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The Oregonian

House gives approval to instant runoff measure
By Jonathan Charnitski
March 14, 2003 
OLYMPIA -- A bill sponsored by Rep. Jim Moeller, D-Vancouver, that
would provide a different way to elect officials was approved by the
House on Thursday.

Substitute House Bill 1390 would create a five-year pilot program
that would select a city to test instant runoff voting for local
nonpartisan offices.

The new system effectively would eliminate primaries and require
that the winner of the election garner a majority of the votes
rather than simply more than other candidates.

Voters would rank their choices, and if no candidate received more
than 50 percent of the vote, the person in last place would be
eliminated. All votes for the eliminated candidate would
automatically count toward the next-choice candidates selected by
those voters.

The process would be repeated until one candidate received more than
half the votes.

"Essentially, what (instant runoff voting) does is, it eliminates
the primary," Moeller said during the House floor debate. "All
candidates would run up to the end."

While no one during Thursday's debate could guarantee that runoff
voting would work more effectively than the system it would replace,
several lawmakers expressed support for the bill if only to provide
adequate information for continued discussion.

"People are afraid of what they don't know," said Rep. Jeff Morris,
D-Anacortes. "This toe in the water will give us real facts to

"It gives us an opportunity to test it and see how it works," said
Rep. Deb Wallace, D-Vancouver.

Other legislators saw no need to tinker with voting methods.

"We have a system in this state that is working fairly well, as
evidenced by all of us sitting in this room," said Rep. Mike
Armstrong, R-Wenatchee, eliciting a chuckle. "The system is not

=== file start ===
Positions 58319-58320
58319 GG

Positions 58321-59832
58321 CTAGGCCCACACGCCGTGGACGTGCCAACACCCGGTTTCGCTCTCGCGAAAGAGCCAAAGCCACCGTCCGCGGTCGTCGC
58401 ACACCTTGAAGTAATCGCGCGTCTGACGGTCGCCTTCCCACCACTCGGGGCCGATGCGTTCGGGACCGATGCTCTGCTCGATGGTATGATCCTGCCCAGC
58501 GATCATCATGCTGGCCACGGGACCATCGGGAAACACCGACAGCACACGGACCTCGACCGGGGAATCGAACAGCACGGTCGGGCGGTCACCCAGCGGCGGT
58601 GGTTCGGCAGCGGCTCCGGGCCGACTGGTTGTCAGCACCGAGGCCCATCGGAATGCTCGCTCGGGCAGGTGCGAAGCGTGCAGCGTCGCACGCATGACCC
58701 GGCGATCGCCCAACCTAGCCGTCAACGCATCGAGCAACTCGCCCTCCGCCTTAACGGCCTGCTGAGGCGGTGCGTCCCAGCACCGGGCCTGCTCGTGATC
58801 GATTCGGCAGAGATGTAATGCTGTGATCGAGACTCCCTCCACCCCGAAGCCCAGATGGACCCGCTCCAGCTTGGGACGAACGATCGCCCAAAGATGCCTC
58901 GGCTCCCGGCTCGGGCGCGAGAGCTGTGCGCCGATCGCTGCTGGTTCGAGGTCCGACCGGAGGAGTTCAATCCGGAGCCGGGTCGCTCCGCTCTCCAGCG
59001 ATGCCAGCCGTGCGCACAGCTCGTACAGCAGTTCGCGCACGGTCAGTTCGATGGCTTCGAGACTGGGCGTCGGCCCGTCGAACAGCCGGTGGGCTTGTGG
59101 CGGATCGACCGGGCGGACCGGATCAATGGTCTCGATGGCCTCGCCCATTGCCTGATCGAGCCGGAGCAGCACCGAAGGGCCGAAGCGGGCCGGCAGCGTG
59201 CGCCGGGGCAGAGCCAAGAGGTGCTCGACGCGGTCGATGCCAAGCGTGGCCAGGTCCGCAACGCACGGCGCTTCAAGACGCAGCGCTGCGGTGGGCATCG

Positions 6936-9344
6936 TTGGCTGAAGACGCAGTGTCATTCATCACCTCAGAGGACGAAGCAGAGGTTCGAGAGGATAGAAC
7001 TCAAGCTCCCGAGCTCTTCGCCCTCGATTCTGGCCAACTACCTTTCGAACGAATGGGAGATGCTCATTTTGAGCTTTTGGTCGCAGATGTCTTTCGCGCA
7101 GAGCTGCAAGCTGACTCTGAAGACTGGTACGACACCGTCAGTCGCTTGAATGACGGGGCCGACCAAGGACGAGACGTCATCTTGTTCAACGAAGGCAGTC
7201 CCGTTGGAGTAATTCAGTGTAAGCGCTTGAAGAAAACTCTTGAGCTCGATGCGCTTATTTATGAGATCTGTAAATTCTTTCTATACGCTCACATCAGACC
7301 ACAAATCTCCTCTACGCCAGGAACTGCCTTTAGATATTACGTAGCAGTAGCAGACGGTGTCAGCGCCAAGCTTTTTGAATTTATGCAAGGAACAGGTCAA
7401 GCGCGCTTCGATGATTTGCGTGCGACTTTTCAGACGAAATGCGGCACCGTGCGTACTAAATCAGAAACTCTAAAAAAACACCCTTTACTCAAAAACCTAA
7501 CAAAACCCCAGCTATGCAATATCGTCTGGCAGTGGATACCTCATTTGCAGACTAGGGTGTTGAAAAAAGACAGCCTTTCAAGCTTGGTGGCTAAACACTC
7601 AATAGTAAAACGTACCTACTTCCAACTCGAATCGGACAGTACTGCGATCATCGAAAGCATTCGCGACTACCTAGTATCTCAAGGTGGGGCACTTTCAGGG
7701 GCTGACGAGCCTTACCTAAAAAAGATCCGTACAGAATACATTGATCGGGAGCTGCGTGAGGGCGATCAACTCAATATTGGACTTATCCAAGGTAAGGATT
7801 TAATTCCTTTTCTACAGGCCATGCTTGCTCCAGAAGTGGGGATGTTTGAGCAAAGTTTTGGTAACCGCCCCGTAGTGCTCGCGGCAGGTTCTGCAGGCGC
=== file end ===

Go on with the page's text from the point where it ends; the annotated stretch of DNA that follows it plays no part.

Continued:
broke; we shouldn't be trying to fix it."

Nevertheless, the measure cleared the House 64-30.

"Woo-hoo!" Moeller said afterward. "I'm very excited about this;
it's never gotten this far before."

However, Moeller said, he also realizes that his bill could have a
tough road in the Senate, where a companion measure died without
receiving a hearing.

Even if the Senate were to approve Moeller's bill and the governor
signed it, Vancouver would not necessarily want to involve itself in
the program, said Mark Brown, the city's lobbyist.

"Vancouver may not pursue instant runoff voting as a method of
electing officials," he said, "but we want to have that option."

The issue was presented to Vancouver voters in November 1999 in a
measure that asked the City Council to examine runoff voting as an
option. The measure received 53 percent of the vote.

"We kind of had the carpet pulled out at that point," Brown
said. "The secretary of state said there wasn't the statutory

Bills to provide that authority were introduced by Rep. Bill
Fromhold, D-Vancouver, in 2001 and 2002, but they did not reach the
floor for a vote.

If Moeller's bill becomes law, Brown said, "Runoff voting proponents
would come back and say, 'Now you have the authority to do it if you
want, so re-engage the discussion.' " 

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